Visiting a personal injury attorney's office is a lot like visiting an oncologist. In the first place you would not be there unless you really had to be and on the other, there is a lot of unfamiliar jargon flying about which makes the unfamiliar venue even more unnerving.
Of course, you must bear in mind the fact that the oncologist and the attorney are there to fight on your behalf so, in both cases, if you are unclear about anything all you have to do is ask. In the meantime, let's look at a word which is very meaningful to a personal injury lawyer but that you are unlikely to have come across used in everyday – tort.
What is a Tort?
A tort is an action that causes harm to another person for which he or she might seek compensation. The word itself comes from the French word for wrong. In legal terminology, a tort is called a ‘civil wrong' and the victim of the physical harm or damages can seek compensation in civil court.
A tort may be both a civil wrong and a crime. For example a car thief might be tried in criminal court for grand theft auto and face prison time if convicted while at the same time the car owner might pursue him through civil court for compensation for any damages to the vehicle.
Types of Tort
- Intentional Tort – assault, fraud, the intentional causing of emotional distress or defamation would fall into this category.
- Negligence – injury or property damage resulting from an individual or entity not exercising a reasonable standard of care. Car accidents and Slip and Fall injury cases generally fall into this category.
- Strict Liability – a little harder to define, a strict liability tort is one in which the defendant is fully liable regardless of whether the injury was intended or whether the defendant was negligent. Strict liability torts include cases of Dog Bite and some Product Liability.
The Difference Between Negligence and Strict Liability Tort Cases
To understand the difference between Negligence and Strict Liability consider that the owner of a dog that bites a child could be taken to court for either negligence or strict liability, or both. To win in negligence, the child's guardian would have to prove that the dog owner had been negligent in securing the dog or mismanaging it in some way that demonstrated lack of the duty of care.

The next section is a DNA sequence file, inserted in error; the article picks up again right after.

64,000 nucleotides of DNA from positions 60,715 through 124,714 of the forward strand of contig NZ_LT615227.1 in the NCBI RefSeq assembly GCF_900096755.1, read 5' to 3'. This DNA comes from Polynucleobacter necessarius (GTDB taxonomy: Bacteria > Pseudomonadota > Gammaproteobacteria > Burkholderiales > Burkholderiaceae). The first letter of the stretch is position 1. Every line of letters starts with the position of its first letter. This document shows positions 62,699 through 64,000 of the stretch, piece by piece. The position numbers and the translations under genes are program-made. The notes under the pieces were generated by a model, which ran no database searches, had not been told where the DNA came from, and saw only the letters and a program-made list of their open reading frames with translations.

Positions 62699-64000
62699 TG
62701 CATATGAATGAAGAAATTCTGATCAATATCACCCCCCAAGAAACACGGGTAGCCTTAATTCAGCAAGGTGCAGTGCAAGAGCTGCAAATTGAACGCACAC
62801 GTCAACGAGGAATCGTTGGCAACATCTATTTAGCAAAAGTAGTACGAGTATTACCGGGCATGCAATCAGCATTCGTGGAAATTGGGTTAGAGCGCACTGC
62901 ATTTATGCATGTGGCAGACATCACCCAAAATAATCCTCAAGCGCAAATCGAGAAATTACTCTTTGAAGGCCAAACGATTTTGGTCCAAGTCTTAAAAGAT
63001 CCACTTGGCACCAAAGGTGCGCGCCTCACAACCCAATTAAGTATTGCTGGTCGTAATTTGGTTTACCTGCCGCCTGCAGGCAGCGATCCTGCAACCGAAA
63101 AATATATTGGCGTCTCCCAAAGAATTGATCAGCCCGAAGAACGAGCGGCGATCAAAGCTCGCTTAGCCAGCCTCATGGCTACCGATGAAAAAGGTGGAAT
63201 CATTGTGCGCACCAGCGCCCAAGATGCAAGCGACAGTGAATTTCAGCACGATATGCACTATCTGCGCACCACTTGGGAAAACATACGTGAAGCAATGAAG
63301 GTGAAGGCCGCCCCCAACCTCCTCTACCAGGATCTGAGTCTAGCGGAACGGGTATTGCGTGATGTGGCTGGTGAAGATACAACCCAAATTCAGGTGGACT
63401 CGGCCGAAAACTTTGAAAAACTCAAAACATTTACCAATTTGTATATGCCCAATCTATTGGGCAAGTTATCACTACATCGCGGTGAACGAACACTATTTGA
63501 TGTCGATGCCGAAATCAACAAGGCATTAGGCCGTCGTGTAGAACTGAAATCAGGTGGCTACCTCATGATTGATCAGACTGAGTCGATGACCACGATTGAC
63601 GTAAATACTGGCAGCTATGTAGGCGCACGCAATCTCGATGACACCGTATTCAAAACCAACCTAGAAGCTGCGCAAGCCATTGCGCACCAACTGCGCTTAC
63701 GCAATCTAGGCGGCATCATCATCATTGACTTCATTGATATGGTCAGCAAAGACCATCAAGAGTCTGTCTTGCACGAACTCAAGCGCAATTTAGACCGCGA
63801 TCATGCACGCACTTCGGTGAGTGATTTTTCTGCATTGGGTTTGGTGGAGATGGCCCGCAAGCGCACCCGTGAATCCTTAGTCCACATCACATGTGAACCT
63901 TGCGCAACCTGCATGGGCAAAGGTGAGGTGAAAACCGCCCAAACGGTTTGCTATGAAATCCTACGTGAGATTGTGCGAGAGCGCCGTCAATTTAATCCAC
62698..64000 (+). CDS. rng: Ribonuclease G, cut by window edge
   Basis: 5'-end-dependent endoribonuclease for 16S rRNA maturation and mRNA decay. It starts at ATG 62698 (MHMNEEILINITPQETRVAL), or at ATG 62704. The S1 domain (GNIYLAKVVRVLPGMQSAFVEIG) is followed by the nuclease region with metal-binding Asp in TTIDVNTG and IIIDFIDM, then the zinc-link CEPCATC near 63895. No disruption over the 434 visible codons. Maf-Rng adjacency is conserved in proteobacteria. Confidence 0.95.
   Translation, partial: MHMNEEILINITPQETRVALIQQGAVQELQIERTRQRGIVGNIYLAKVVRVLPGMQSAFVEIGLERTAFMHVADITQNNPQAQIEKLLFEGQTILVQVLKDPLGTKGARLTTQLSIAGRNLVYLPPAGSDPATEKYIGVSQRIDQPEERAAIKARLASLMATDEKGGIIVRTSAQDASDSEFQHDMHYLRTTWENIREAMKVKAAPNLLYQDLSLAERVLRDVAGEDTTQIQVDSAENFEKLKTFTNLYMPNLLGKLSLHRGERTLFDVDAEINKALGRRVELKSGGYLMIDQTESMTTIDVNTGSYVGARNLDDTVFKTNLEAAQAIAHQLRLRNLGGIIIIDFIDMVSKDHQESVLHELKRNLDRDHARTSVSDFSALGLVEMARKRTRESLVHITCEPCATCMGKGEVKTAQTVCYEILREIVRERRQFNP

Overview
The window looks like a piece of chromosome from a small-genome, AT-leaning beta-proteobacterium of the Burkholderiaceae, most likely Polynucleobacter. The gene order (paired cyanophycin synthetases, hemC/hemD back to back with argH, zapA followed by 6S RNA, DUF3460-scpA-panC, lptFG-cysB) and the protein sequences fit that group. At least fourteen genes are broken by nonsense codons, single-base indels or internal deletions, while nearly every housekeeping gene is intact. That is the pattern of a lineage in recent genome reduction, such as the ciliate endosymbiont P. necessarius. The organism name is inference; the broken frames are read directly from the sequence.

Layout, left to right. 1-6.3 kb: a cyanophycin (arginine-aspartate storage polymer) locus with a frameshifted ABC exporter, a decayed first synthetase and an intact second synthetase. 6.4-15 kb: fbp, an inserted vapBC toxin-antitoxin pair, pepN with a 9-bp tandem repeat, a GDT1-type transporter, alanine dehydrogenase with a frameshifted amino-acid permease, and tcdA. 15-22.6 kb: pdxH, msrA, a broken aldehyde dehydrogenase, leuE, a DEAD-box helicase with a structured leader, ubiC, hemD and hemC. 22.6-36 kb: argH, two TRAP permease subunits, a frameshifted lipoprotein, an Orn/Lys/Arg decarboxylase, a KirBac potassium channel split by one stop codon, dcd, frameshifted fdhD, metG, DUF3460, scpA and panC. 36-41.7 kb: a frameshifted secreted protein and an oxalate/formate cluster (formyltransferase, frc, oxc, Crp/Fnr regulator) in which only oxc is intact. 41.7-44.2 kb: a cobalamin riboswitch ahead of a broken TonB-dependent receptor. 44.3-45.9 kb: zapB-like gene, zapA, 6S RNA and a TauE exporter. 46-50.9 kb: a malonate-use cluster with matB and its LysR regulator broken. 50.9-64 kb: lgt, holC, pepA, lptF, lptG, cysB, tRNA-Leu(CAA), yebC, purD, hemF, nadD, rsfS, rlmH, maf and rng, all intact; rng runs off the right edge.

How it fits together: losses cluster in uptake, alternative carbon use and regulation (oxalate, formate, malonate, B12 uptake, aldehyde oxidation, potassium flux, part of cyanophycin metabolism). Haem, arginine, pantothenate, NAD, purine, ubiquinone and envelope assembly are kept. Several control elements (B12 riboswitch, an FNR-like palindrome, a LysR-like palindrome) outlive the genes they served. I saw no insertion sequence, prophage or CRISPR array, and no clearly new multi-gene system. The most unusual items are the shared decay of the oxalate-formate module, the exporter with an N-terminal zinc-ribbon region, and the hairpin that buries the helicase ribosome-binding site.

However, to win in strict liability, the child's guardian need not prove negligence on the part of the dog's owner. He need only prove that the tortious action occurred and that the defendant is the dog's owner. RCW 16.08.040.
Another example of the difference between negligence and strict liability torts can often be found in Product Liability cases. A consumer who has suffered damage to his person or property because of a poorly manufactured or designed product or because a product was supplied with inadequate or inaccurate instructions might see damages in negligence, or strict liability, or both. In Washington, the Washington Product Liability Law (WPLA) provides for strict liability against a manufacturer of a product. Under certain scenarios, a retailer may be held strictly liable as well.
Tort Case Regulations
As we have mentioned elsewhere on our website, the rules governing lawsuits differ from state to state but they may also differ significantly depending on the specifics of the case. For example, in general the statute of limitations in a Personal Injury case in Washington is three years but certain civil actions which are classed as torts such as slander and assault and battery have a two year statute of limitations. Trespass, also a tort, has a statute of limitation of three years.
Compare this to Oregon, where the statute of limitations on trespass is 6 years and personal injury only 2 years and it becomes very clear why it is always advisable to seek the counsel of an attorney experienced in the laws of the state in which the injury occurred.
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